The Courier News from Blytheville, Arkansas on January 22, 1945 · Page 4
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The Courier News from Blytheville, Arkansas · Page 4

Blytheville, Arkansas
Issue Date:
Monday, January 22, 1945
Page 4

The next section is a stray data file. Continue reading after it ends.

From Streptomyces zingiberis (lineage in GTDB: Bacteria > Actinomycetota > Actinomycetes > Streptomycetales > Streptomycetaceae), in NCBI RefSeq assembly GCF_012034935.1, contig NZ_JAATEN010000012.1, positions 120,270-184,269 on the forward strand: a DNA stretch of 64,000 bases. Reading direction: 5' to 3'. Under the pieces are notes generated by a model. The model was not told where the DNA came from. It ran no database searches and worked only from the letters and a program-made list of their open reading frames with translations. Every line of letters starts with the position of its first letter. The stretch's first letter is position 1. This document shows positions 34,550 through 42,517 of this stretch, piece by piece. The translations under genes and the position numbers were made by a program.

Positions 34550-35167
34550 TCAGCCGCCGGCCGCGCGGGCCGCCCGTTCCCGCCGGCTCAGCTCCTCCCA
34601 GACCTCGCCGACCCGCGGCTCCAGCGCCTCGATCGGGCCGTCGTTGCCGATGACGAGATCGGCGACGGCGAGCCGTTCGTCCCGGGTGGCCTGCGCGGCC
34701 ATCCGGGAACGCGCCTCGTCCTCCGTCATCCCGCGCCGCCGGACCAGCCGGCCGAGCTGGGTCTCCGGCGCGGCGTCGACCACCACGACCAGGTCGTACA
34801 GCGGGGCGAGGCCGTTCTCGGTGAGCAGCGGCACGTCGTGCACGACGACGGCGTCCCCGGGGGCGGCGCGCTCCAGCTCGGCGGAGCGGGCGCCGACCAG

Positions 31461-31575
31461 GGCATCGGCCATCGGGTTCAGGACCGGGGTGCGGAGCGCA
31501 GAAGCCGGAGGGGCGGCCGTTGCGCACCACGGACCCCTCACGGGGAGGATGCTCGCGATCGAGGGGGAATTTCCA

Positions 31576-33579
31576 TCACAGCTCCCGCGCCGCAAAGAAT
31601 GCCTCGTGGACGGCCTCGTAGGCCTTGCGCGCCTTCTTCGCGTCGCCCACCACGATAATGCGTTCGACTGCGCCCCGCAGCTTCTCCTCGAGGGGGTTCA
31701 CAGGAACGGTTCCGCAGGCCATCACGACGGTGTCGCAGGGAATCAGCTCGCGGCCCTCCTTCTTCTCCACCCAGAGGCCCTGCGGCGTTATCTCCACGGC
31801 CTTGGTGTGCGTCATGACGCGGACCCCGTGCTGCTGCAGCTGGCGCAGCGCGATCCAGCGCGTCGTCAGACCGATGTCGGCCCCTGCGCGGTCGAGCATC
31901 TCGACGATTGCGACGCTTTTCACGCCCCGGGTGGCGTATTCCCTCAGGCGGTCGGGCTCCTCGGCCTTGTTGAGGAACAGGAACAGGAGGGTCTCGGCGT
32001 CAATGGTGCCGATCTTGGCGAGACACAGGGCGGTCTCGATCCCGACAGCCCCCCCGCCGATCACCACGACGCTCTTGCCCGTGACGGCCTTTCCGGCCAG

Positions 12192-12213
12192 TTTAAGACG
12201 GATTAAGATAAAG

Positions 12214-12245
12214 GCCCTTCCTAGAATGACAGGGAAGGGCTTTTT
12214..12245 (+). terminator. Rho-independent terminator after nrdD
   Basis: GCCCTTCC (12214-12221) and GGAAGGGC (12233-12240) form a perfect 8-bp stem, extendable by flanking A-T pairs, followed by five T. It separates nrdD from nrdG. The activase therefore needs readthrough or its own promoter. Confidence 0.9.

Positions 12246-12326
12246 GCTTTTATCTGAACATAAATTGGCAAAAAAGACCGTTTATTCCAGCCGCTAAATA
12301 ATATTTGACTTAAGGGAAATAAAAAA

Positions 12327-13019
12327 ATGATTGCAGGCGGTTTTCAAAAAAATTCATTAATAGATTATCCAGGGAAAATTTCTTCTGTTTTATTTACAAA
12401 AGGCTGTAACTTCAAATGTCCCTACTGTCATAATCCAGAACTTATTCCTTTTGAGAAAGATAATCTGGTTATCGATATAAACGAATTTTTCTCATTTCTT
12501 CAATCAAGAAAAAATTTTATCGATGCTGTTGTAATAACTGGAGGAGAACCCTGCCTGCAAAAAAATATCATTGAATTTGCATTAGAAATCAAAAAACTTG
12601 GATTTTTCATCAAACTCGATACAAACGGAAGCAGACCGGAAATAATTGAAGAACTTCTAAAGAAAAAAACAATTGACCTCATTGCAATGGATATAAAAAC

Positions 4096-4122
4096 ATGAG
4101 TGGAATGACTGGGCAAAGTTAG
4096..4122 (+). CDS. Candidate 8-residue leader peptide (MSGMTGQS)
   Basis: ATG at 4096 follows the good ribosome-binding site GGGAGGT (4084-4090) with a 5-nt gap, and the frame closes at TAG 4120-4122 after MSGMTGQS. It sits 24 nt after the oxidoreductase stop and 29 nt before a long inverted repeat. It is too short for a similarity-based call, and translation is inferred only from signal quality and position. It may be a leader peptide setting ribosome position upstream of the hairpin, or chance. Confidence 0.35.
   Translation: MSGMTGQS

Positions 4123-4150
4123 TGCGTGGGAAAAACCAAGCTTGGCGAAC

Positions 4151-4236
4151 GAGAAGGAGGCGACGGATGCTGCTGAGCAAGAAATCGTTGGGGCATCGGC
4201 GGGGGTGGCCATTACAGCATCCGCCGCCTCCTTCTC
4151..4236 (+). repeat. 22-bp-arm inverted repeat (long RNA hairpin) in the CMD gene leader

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BLYTHEVILLB COURIER NEWS MONDAY, JANUARY 22, > 'rHE-BLYTHEVILLE COURIER NEWS 'THE COURIER NEWS CO. ,'' , H.W.HAINES, Publisher SAMUEL P, KORRIS, Editor JAMES A.; GATENS, Advertising Manager Sole Nntloiial Advertising Representatives: Wallace Wltmcr Co., New York, Clilcago, De: Uoit,'Atla:ita, r Memphis. Published Every Afternoon Except Sunday Entered as second class matter at the post- office at Blylhcvlllc, Arkansas, under act of Con- qress,- October 9, 1917. Served by the United Press SUBSCRIPTION RATES By carrier In Hie city of Blythcvllle, 20e per week, or 85c per month. By mall, within a radius ot 40 miles, $4,00 per year, $2.00 for six months, $1.00 for three months; by mail'outside 50 mile zonef $10.00 per year payable In advance. fronts; that our shortesFsiipi>]y line is 3000 miles and our longest, to the Pacific, nejirly 7000 miles; tjiat some of our productive effort has gone to help mount the present great Russian offensive. Mr. fihronburg may be a little contemptuous of our skirmish. Hut he might recall that the activities of the lUiesian army from August until January could have been lumped under the same heading. And recalling this;, we hope he will be patient as possible with our small but earnest efforts. Dubious Prediction Who are the cigarel smokers in these United States? What daily ration-dogs each feel he needs to make and keep life more endurable? That's one that.the quix, kids in OPA could never answer, Svhich is why we have never had government cigarct rationing. • i • ' Now the National Association of Tobacco Distributors proposes that the country's neighborhood tobacco dealers • give the answers and thus assure the success of NATD's proposed voluntary rationing plan. And while we don't doubt the deep thought and deep sincerity behind the plan, we just don't think it will work. , Suppose for instance, that John Doe smokes 20 dgarets a day. His wife smokes five a day. Her father, who -lives: with them, is an abstemious old gentleman with a touch of asthma who limits himself to one cigaret after din• ner. ,They, don't confide .their smoking habits to the' corner, dealer. But he can identify them as fairly regular : customers who arc entitled to ration cards. So they get them.' Of Course Mrs. Doe's father might, abstain from applying for a card. But the Does are subject to prevailing human fears and frailties. As long as we can get 'em we might as well take 'em, they figure. So the Doe family's daily Tat ion becomes 'to, under the NATO 15-a-day plan, as against their daily consumption of 2G cigarets. , " Or take the case of. the Roe family, who arc transferred to another city. They Jake their old ration cards to the "drug store nearest: their hew "home. They explain to the merchant that they're from out of town. He looks at their .cards, which bear a retailer's name but no address, He ,' doesn't know the Roes, and tells them -' so. Besides, he explains, he only has enough cigarets to supply his regular card holders. The Rocs go to another store. Same routine, same answer. And so on. Or we might take the case of the traveling man,, whose ration card gets him ho farther in a strange town than a demand for one-day laundry service. Goveinment rationing has demonstrated that hot even penalties for vio- A Gag Grow^jn Brooklyn Sidney II. Ascher, president of the Prevention of Disparaging Remarks About Brooklyn, slates in his annual report that the proud and fiercely sen- l sitivc borough of Greater New York was maligned 8014 times by stage, screen, radio and newspaper writers in 19'M, as compared with 3781 times in 19-13. We arc falling for a press agent';: gng in even mentioning Mr. Ascher and his SPDRAB. And we don't for a moment believe that Mr. Ascher spent a great deal of precious lime during the past year of decision in counting the libels against his home town. But we will say that in even implying that that was all he had to do, Mr. Ascher has .stretched the Brooklyn gag to the yawning point. So we hereby swear off any further variations of the same gag for the rest of .19-15. That goes for the Dodgers—and you, loo, Noel Coward. THIT SAY much different under voluntary, unenforceable rationing. But there's always a corncob pipe. Skirmish in Belgium The Battle of the Belgium Bulge seems like a skirmish as compared with the Russian offensive in the cast, writes Ilya Ehrcnburg in the Russian newspaper, Pravda. That's true, as regards the two foices involved. But we hope that the famous Russian correspondent will realize that we are fighting a war on three I would place nil men of military age in the service of their country as the first step. Then I would defer from combat all those who were employed in useful occupations and assign the others where they arc most needed, either in vinr plants, the armed forces or In the service of their communities.—Mayor P. 11. LnCUurtlln of New York. * * • The other day I saw a big sedan drive up to the Cnpllol with a uniformed driver in the front sent nml one mnn In the back seat. There's manpower for you.—Rep. Frank A. Barrett (R) of Wyoming. » • ' • The public will be interested in lighter nml smaller engines, but because of the higher stresses It is doubtful, that the high octane automotive engines will be of less weight unless novel materials of greater specific strength become available— c. D. Veal of Detroit, Coordinating Research Council manager. * • • We were organized into work' parties find ench of us had to work every other day. We were fed rice and water, and on rtnys we worked we also were given a can of American field rations for lunch.—Aviation Machinist's Mnte Ohnrles O. Wntkitis of St. Petersburg, Flu., who escaped Japs and hid two years in the Philippines, » • • Our training doctrines are O. K. I believe we have the best prepared army in the world — Mnj.-Gen. Leo Donovan, Army Ground Forces training chief. * • « . .Wo must teach girls that it is not desperate, ..r-.whatcyer' happens/ im<[ -thnt} there- are all sorts '"31 disadvantages in having a husband, as well as advantages. There is, for example, lots more time. lor bath salts if you aren't married,—Dr. Margaret Mead, anthropologist. » * * A Jap hit me across the back wilii an inch- thick Iron rod. I don'i know why he did it. Ofter we wouldn't know why they did such things—they'd just get mad and do something.' —Aviation Machinist's Mate Charles O. Wnlkins of St. Pctersbvrrg, Fla., who cscaixnl Japs and hid two years in Philippines. » » • The Russians arc using (heir new Joseph Stalin super-tank on an ever-Increasing scale. This most powerfully gunned and armored vehicle in the world is more lhan a malch for our best tank, the Royal Tiger.—Hclnz Megcr- icln, Germnn reporter on Berlin radio. WAY' OUR .PEOPLE* x ' T TVPD taJJt «a ^AU . DilliibuKd by NEA Sir.itt, lit. "Drop one on (lie Japs for me, Dad—they're Ibe reason Mom won'I buy me long pan Is, because she says it's iwlriolic |<> save cloth!" _._.;_....'.'...'. CURIOUS WORLD THIS VOLCANO, ONLY 39 MILES FROM AWNILA, ON A-JANUARY NIGHT IN I9II EXPLODED WITH SUCH FURY THAT WERE SNUFFED Our INSTANT 'WISE STi LL IN THE CASK. CONCERN I »*) THE TRUE MATURE O^ U6tV,"&ys \ LEE, , ; I SOME a «=a& BUY -THEIR JADE IN NEXT: Inside story of an JEour Young Men in the Gold Rush I nrUiE movement of gold-seeking adventurers toward the newly found California gold fields in 1849 and in the early 50s is quite correctly described as a "rush" rather than a migration. Whenever people migrate to a new country—or o an old country which is alien .0 them—they go as .settlers and jsually after ; jtolg preparation. They are accompanied by their wives and children, for they arc ooking for a new home, where .hey expect to remain. There was nothing like that In the famous ;old rush, which was dominated iy a hysterical recklessness. Men jy .the thousands left their homes n the eastern stales, and rushed lell-meU toward the setting sun This movement, which lias no parallel in American history, was inspired by the accidental discovery ot gold in the Sacramento Valley in January, 1843. Capt John A. Slitter, a prosaic-looking erman-Swiss, owned a large tract of land in that region. The population of California was small, and there were great areas ot forest, desert, and mountain ranges that were uninhabited Parts of the territory had novel been explored. That is probably the reason why gold had not been found much earlier. Captain Sutler employed Jame: W. Marshall, a mill builder, to up a sawmill on Suiter's Creek. In the course of this job Marshall found some nuggels o: gold in (he bed of the shallow stream. lie was not sure that the little yellow pebbles were roallj gold, but he thought they were, s( he took them to liis employer Sutler and Marshall messed ovei the nuggets—treating them will acids—for a week or so, and then Suiter sent them to San Francisco for further analysis. The chemist's report that the nuggets were pure gold leaked out within a few days and there was a stampede of men of all classes and conditions toward the Sacramento Valley. For a few months this frenzy was,limited to the inhabitants of Califovnia> for there was no railroad or telegraph line across the continent, and it took many weeks to send letters on their long journey around the Horn, or across the IsUimus of Tanama. The news reached the east in the early summer of 1948. It came with prodigious tales of wealth suddenly acquired, of hills heavy with gold, of the surface of the ground covered by the precious metal. Most of these stories were fanciful lies, bul there was a stratum of truth some of them. Gold was to' be found, indeed, but hard, backbreaking work was necessary, and (The Betimaiiii Archive) California's "Forty-niners" on the way to new diggings. HV EKSKINE JOHNSON NKA Staff Corresiiomlcnl HOLLYWOOD, Jan. 22 - Glnm- ur, nt Inst, has come to a motion picture .studio nt night. The atari:, the cxu-vcs in ft Bcv- :ily Hiljsj .cariyqi), 'ai million .dollar- novle rtixd -a' doctor's'^rescripuon did the trick. ••', '••:':< "It's all very nice." Hedy Lnm'arr ;al<l. "except "thnt I have to kiss ny husband good night on the; tel- •phone." Motion picture studios, at night, osc their glamour. When Ihe stars ;o home Ihe glitter is gone. There's nothing romantic about darkened boinul stages, scrubwomen with buckets of soapy water, janitors pushing brooms and night watch- mcn. But things have changed at M-GM. Janitors are whistling while they work, the scrubwomen are excited ami the ni?ht watchmen are thin'Kins of donning white tics ana tails-. Hcdy Lamarr is the reason. The gorgeous Hcdy is sleeping ii her studio dressing room during fihnii'.K of her current picture, "He I Highness and the Bellboy." Th 'curvt-s in Benedict Canyon arc re Our Boarding House with Maj.Hoople OutOurWay ByJ, R.Williams &^»3— _. ' * 0WE GUV QHOU6D M-J AVMANCriE OP BRICKS «T us OFFTiAe ROOF,OFPICER! •"-I DlOhSTT KNCWJ Trt£ viKTOR^^c, PACKING UMP/60WE LOOSE BRICKS FALL OFF A ROOF REPAIR. 308, j CRACKS Atf^OU PLN-/60YS >y HIS COLD THINK IT'6 6UtoM.CAMM()STORA&E , IN FftCT I TOLt) HIM.THE Gme WERE A ' DO COME TELL TvAe UOV/E6 S P AUDE\)H.V.E VMT sj<j SEH?Y PECIH-XPS: BLJT'MO ) V-XS1RVIM' TO 1 ONE COLILD EVtC / —=r=^ SM TH' DOOR.- ) FIC-DRt? OUT WHY /•'•'•'•''"• •/ VOL I DOWT PUT V.' ' .' •SOME Or THK I •,',-" AV!D CPEM 7t-IE ,^Js«£j\ ' CAN'T i W-' Pu 5ELC WITH \W FOOT AS) 1 H-XD. A LITILP -VCODEMT-. N'OST ANVBODV COJLP SEE THAT .. -XT A GLANCE.' even lhan the .finding of a fortune in the ground wns mninly a matter of pure 'luck. ttt T^HE movement toward California was under way in 1848, but it did not assume great proportions until, the spring of the next year. By the midsummer of 1840 it had become a stampede. . Farmers left tlieir fields unfilled and went off with only a few dollars in their pockets. What did it matter if they reached California without a cent? Gold could be picked up from the ground. .Workmen quit their jobs without notice "md began to tramp across the continent on foot, hoping to join iome wagon train in Missouri or Kansas. Small storekeepers—not a few, but many—advertised that ,hey were selling their goods at cost because they were leaving 'or the land of gold. In every :own and village one might buy ^old-seekers' manuals, guides and maps of the fabulous region. But the psychological impulse behind the gold rush was deeper and more urgent than the desire to gain wealth. For a vast number of men it was a flight from reality; an escape for those who were tired of the monotony of existence, of their petty shops and trades, of. their wives and families, o * ;=* "TF anybody wants to drop oul now's the time to do it,' 1 said Jacob Birclsall, looking at the three young men sitting around the table. "As for me," he continued, "I'm going, even i£ I have to go alone." "Aw, Jake; you know we're alV:>] going, so what's the use of asking 'j I us again?" This came from Andy.31 Gordon, who seemed annoyed by i\ Birdsall's question. "We ought to';' be on our way in a week, or we'll have n laic start. It would've been better if we'd left here a month^ago. Jtae it is the middle of April, and they all say it takes four months to get out there—" • "Takes Ibnger'n that from here," (I said the youngest member of the || parly, whose name was Tom Plunkelt. "Anyway, that's what it says in the guide book I bought. It says there that it takes four-' months from Independence, Mo.,jf. or from St. Joseph, and we're not h-l nt cither one of those places, but If I right here in our home town of g I Memphis, Tenn.—so it'll be 'boul?r| a wc,ek longei', starting from here. 31 '; "Yes, yes," Birdsall said peev-ii'l shly. "I know all thai. Therea-! ; | son I asked if any of you want toljf drop out is that we'll have lo buy jjl our things right away and get go-j'" ing. It's now or never." The fourth man present in the);! back room of the grog shop where?;! they were seated was Matthew'.!! Gordon, brother of Andrew, raised his arms toward the ccilingy'l in a tired gesture, yawned noisily.jj and said, "My God! Stop talking and do something. Come 071 and let's lay in some supplies. As it is we can't leave under a week : now." He rose from his chair and ; -4| strode toward the door with thel; others . following him. The Cali-|j. ' -'' . fornia" gold rush ha'd gained four-: new recruits. (To Be Continued) Announcements The Courier News has been authorized lo announce Ihe following candidacies for the Municipal Election In April... Municipal Jurtge Some mushrooms are so delicate that they are to be found only between dawn and sunrise. TOO MANY CURVES There are three curves to every ile and Hedy's home is five miles i the canyon. Until now, she hns- t minded [he curves driving to mi from work. But now that she's oing to have a baby those curves "iAkc^Hcdy jfcarsick. y'Wh'v.i 'not live.' at•'., the' • studio 'hilc you're making the picture er doctor suggested. Hcdy thought, it was ;\ brilliant :tca. Next day she packed her grip, sisseil husband John Lortcr good- iy and moved into her dressing com for the duration of the pic- ure. Yon can't say that she is roughing it. though. Her M-G-M Ircssing room—living room, kitch- u and bath—compares with any n a swank apartment house. Hedy was sitting on a couch reading "Forever Amber" and minching cookie 1 ;, when we stop- icd by to say hello. "Yes," Hcdy said, "M-G-M is a very nice hotel. The foot! is good and I get Anything I want—if 1 scream loud enough." The first night, though, was little hectic. Around midnight Hcdy got up to get a glass of ice water. Soineonc had turned off the water. Half an hour later there was (i knock on the door. It was a janitor, wanting to clean up. No one had told Hcdy Lamarr was there. "But at 3 a. m. things really started to happen," Hcdy shudder' cd. A gang of laborers set up somi work Itghts outftdc Ihe drcsslii[ j room building and started to tea ip the street. Visit Us In Onr NEW BUILDING Located at 121 E. Main St. dhrysle'r Dealer - Paris & Service 121 E. Main Phone 2m Dr. W. A. Taylor Veterinarian See Phone 453 At Phillips Motor Co. FARMERS We have plenty of Iron Knot- ing and Kough Cypress Ham Timbers. 3 Year FHA Terms if desired. LC. Lumber C». Buy Your Winter Supply of 5 A 9 f\ i^\ ^V I i^ Q fc if S^k 9 S ^ fi ^^ WOOD and KINDLING While It Is Available. PLANTATION OWNERS' SPECIAL PRICE ON TOO RANK LOTSf BARKSDALE MFG. CO. BIytheville, Ark. Phone 2911 rj^Jt-M;-,?^ GUARANTEE 24 Hour Service Also—Vulcanizing and Tire Reps"'- N. Hwy. 61 CEILING PRICES Phone 2291 decided to go lo the sUulio cafe I 'or breakfast. She got dressed, went o the cafe and found n sign on. ;he door reading: "Open at 9 a. m." So she went back to her dressing room and fried a couple of eggs on the little gas stove In the kitchen. Since then though things have been comparatively peaceful. HOT. DOGS FOR HEDY Hcdy cats dinner In the studio fe, sees a couple of movies every night, calls up her husband and then goes to bed. One night her hairdresser invited her over to her house for dinner. "What would you like to eat?" the hairdresser asked. "My favorite dish," said the glamorous Hedy, "welners." Hedy offered us another cookie when the telephone rang. They wanted her on the set. . Speaking of curves, Hedy's leave us a little dizzy, too, Office Training Bookkeeping and MRS. L.M.BURNETT 110 Hcam rhonc 3Z70 Whole sole your worn footwear for Winter and obtain sturdy wet resisting soles, greatly lengthening the shoe's life. QUflLITY SH?Q' izi W. M flirt" Planters Hdw. Co. r toe, home of SHERWIN-WILLIAMS PAINT DE LAVAL MILKERS and SEPARATORS GOULD'S ELECTRIC WATER PUMPS U. S. BELTING and PACKING CANDLEWICK CRYSTALWARE COMPLETE LINES OF HARDWARE i Phone 515, Blytherine, Ark, If It's We Have It or Can Get It If It's At All Obtainable! HUBBARD HARDWARE CO. "25 Years' Continuous Service"